You will need a chest yoke measurement, a girth and a length measurement. For the Chest Yoke measurement, the easiest way I can explain it is to hunch your shoulders forward (or have the child do it), and put your thumbs in the hollows that are formed. Leaving thumbs in place, straighten shoulders back up, and measure from thumb to thumb. Measure the person the garment is for, around the chest (Girth) and from armpits to where you want the garment to end in length. Note for adults, these make cute sun tops!
Now for a *little* math (an I mean very little!)
______________ Yoke measure + 1 1/4" = _____________ (A)
______________ Length measure + 3 1/2" = ___________ (B)
The only reason you need a girth measure is this: if the person is less than 30" around, you can make the whole dress out of the width of ONE 44" wide piece of fabric. If the person is larger around than 30", you will need to purchase the length twice, plus enough for the additional pieces (about a foot).
The length of fabric you need is the length measure (B) above (or twice that if recipient is more than 30" in girth) plus a foot.
You can use a rotary cutter for the cutting if you are handy with one! Lay the fabric down. I kept the center fold and folded it to the selvege edge again. You will cut:
Just a few more cuts:
From the 3" (4") strip, cut 4 pieces to measurement (A) (yoke plus 1 1/4").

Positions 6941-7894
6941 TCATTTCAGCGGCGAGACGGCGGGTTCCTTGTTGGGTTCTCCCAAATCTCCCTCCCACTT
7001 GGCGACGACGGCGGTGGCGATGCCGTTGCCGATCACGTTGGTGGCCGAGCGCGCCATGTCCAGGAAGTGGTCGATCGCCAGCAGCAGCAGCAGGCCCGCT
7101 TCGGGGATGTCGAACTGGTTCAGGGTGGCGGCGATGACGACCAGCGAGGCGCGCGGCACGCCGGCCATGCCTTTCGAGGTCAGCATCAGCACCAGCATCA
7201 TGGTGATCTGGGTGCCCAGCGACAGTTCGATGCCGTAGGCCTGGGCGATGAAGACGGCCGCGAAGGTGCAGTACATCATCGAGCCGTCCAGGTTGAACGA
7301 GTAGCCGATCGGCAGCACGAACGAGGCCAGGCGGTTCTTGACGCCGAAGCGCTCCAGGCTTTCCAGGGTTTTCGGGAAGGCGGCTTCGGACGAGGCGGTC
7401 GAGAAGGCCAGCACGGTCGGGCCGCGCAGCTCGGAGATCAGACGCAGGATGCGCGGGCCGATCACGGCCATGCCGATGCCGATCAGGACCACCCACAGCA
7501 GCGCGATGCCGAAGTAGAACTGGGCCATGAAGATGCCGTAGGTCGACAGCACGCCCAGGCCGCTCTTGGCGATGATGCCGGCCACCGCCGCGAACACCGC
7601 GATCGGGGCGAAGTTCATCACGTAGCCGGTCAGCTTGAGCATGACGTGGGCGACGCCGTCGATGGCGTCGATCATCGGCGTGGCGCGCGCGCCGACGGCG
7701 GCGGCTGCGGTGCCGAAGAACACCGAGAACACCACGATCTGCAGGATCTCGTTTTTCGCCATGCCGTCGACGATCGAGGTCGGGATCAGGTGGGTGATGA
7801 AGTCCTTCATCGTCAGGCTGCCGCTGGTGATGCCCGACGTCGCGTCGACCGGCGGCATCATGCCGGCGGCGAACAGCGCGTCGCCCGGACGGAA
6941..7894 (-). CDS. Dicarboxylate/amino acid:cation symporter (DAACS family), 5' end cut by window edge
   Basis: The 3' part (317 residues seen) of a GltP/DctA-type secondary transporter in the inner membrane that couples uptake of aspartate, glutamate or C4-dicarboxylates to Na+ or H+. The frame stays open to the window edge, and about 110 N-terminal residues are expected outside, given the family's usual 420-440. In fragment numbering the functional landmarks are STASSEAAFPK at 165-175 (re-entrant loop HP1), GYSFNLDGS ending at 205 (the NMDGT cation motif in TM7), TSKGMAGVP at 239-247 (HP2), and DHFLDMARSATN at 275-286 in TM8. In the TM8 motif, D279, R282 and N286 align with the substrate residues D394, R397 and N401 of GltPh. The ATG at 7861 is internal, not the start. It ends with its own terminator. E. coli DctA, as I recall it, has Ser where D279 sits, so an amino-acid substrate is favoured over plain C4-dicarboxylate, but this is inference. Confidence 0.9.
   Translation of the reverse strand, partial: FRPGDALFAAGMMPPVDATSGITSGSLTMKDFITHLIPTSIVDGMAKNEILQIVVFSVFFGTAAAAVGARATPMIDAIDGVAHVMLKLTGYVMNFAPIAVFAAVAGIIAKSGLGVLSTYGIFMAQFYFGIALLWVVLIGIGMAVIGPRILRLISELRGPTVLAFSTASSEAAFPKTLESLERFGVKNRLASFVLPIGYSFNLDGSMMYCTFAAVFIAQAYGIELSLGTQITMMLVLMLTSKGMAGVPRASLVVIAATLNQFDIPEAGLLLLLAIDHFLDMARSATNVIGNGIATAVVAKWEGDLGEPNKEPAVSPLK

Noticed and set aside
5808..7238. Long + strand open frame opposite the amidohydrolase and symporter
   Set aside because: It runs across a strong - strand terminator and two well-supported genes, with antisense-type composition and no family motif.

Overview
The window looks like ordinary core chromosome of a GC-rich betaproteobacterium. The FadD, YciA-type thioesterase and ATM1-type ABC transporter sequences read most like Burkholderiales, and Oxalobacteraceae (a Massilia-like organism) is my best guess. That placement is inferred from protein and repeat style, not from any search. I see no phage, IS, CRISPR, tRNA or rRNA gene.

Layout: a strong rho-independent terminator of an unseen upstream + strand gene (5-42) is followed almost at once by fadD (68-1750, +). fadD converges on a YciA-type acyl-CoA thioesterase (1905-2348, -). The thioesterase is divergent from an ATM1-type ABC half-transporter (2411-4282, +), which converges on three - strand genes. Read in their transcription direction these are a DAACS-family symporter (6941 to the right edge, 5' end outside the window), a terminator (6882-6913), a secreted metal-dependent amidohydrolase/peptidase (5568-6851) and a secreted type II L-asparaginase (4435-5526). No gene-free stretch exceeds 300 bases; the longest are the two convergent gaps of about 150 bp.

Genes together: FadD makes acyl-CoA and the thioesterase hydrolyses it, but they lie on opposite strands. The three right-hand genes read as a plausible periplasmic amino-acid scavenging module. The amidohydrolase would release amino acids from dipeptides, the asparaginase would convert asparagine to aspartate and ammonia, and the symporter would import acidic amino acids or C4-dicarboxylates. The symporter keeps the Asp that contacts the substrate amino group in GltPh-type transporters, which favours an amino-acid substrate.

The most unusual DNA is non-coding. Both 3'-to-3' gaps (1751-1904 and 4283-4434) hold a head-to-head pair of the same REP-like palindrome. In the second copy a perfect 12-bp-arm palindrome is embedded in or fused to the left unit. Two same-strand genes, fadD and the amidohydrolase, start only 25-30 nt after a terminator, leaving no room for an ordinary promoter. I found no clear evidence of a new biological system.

From the 6" piece, cut 3, 2" wide strips on the bias (diagonally). From the scrap that is left, cut 2 more yoke pieces. These will be used as interfacing, which is an inner lining that helps stiffen the piece. You will not see these when the dress is finished.
From the length piece, for a child, fold the center fold of the fabric to the selvege. Then on the resulting fold (4 thicknesses of fabric), cut a curved piece about an inch deep and about 2" long. For adults, cut a similar shape out of the front and back lengths, out of the selvege edge. (not at the fold).
Ok! Let's Sew! No! Let's Prep!
Fold Strap pieces in half the length and sew, starting at the fold one end, curving toward the long raw edge, and down the long edge in a 1/4" seam. Turn these right side out (a bodkin, sturdy safety pin, or knitting needle is really handy for this!
Sew diagonal ends of the bias strips to each other (they should "point" in different directions as shown).
Sew the two selvege edges of your length piece (the dress body) together in a 5/8" seam. I actually use a little deeper than 5/8" so I can cut the very edge off the selvege. Otherwise it often shrinks when pressed or washed, puckering the seam!
Take your straps, bias strips, length, and 2 yoke pieces to the ironing board. Press straps. Press bias strip seams in one direction, and then press long raw edges of bias strips together to make one long folded piece. Press up a 5/8" seam allowance on one long edge of both yoke pieces. Old Seamstress Trick (not that I am an old seamstress!) If you rub the part to be pressed up with a soft soap (shown here: a thin slice of my dh's handmade soap!), when pressed the soap will stick to itself, making your pressed piece nice and flat! Press the seam to the length piece open, so it lays flat.